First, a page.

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1/8/2001

Antiretroviral Combination May Put Pregnant Women At Risk of Fatal Lactic Acidosis

Cheryl A. Thompson

When taken in combination, the nucleoside reverse transcriptase inhibitors stavudine and didanosine may increase the risk of fatal lactic acidosis in pregnant women infected with HIV, the drugs' manufacturer warned Friday.

Bristol-Myers Squibb Co. issued a "Dear Healthcare Provider" letter in response to three deaths from lactic acidosis, with or without pancreatitis, in women who took stavudine, didanosine, and other HIV drugs while pregnant. Two of the three infants died.

The company reported that two of the women were enrolled in a multinational clinical trial involving stavudine and didanosine plus either nelfinavir or an investigational HIV protease inhibitor, and that the other woman was identified through worldwide postmarketing surveillance. Separately, the Food and Drug Administration (FDA) acknowledged it had received reports that nonfatal lactic acidosis had developed in several pregnant women taking only stavudine and didanosine. The company and FDA stated that data collected on the use of the two drugs suggested a higher risk for lactic acidosis and pancreatitis among women than men.

Warnings about the occurrence of severe lactic acidosis and pancreatitis appear in a black box at the beginning of the product labeling for Zerit, or stavudine, and for Videx and Videx EC, containing didanosine. FDA and the company said they will upgrade these warnings to include a precaution specific for pregnant women.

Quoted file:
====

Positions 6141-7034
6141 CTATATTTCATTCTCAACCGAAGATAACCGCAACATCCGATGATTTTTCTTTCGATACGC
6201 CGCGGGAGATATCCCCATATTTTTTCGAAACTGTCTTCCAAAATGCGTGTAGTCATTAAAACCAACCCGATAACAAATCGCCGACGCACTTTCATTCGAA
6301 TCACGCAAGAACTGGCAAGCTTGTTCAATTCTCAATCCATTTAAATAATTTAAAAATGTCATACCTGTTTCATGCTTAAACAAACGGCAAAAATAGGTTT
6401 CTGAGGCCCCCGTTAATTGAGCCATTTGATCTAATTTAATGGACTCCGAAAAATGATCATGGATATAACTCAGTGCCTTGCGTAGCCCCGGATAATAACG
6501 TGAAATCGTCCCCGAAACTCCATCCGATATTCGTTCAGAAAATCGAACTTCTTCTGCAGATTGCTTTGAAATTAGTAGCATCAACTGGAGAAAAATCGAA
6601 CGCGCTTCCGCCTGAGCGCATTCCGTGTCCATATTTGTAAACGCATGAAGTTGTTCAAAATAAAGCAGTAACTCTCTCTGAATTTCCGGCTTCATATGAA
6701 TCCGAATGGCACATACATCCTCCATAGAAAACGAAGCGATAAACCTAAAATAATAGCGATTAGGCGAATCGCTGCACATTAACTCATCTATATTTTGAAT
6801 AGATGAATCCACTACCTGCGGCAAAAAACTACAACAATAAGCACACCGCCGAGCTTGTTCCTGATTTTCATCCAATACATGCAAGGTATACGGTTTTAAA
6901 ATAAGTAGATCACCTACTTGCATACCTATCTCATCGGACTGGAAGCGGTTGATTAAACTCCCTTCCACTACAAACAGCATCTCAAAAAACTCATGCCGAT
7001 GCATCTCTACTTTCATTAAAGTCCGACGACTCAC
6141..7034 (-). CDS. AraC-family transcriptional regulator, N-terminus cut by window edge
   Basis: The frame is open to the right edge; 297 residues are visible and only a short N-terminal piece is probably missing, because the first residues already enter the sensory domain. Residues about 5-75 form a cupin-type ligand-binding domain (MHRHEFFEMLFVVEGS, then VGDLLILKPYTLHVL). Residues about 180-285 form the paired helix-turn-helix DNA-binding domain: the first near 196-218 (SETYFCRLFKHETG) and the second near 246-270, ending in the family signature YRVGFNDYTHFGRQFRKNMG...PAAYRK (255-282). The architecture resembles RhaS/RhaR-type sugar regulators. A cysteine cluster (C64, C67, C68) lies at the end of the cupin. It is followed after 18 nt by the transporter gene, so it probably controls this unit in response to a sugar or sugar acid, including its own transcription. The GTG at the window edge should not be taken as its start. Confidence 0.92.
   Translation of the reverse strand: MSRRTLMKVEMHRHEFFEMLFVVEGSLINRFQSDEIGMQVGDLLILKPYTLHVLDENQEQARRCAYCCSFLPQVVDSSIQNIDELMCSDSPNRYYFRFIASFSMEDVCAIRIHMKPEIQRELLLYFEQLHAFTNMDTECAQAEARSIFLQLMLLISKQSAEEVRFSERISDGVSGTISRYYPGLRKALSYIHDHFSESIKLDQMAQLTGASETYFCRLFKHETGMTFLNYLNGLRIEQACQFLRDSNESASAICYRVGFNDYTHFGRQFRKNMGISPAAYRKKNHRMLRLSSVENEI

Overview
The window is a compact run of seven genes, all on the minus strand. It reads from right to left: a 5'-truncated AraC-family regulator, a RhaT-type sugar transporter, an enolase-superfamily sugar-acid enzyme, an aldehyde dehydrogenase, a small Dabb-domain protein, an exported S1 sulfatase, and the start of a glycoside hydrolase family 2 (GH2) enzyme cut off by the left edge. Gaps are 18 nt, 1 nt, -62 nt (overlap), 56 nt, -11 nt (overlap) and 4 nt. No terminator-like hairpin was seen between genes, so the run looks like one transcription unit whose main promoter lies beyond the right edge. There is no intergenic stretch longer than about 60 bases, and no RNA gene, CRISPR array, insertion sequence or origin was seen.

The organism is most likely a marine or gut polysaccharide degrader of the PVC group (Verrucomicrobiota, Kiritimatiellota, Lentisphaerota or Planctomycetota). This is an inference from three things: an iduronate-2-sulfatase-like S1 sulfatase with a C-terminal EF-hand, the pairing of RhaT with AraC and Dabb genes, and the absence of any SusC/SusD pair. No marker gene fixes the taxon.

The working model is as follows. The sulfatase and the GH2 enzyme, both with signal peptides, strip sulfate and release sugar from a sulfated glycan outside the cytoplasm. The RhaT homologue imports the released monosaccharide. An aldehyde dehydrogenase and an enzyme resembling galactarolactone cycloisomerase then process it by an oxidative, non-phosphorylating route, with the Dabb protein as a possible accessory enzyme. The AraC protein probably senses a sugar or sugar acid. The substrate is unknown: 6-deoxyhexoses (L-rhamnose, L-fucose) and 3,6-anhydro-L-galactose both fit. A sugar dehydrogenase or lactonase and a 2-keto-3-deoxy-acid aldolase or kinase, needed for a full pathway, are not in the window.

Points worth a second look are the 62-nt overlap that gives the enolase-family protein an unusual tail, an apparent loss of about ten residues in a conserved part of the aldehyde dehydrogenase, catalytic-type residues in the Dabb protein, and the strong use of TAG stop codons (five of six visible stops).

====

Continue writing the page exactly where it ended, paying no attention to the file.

Revised product labeling for Zerit (PDF), Videx (PDF), and Videx EC (PDF) are available online.

Bristol-Myers Squibb now recommends that clinicians prescribe the two drugs for pregnant women only when the potential benefit clearly outweighs the potential risk of lactic acidosis and liver damage, as when other treatment options have been unsuccessful at abating the disease. Clinicians caring for pregnant women taking the drug combination should closely monitor them for clinical or laboratory signs of lactic acidosis and liver damage but remain aware that the metabolic disorder can develop abruptly, without warning.

Adverse events that occur during stavudine or didanosine therapy should be reported to Bristol-Myers Squibb (telephone 800-426-7644) or FDA (telephone 800-332-1088, fax 800-332-0178, or online).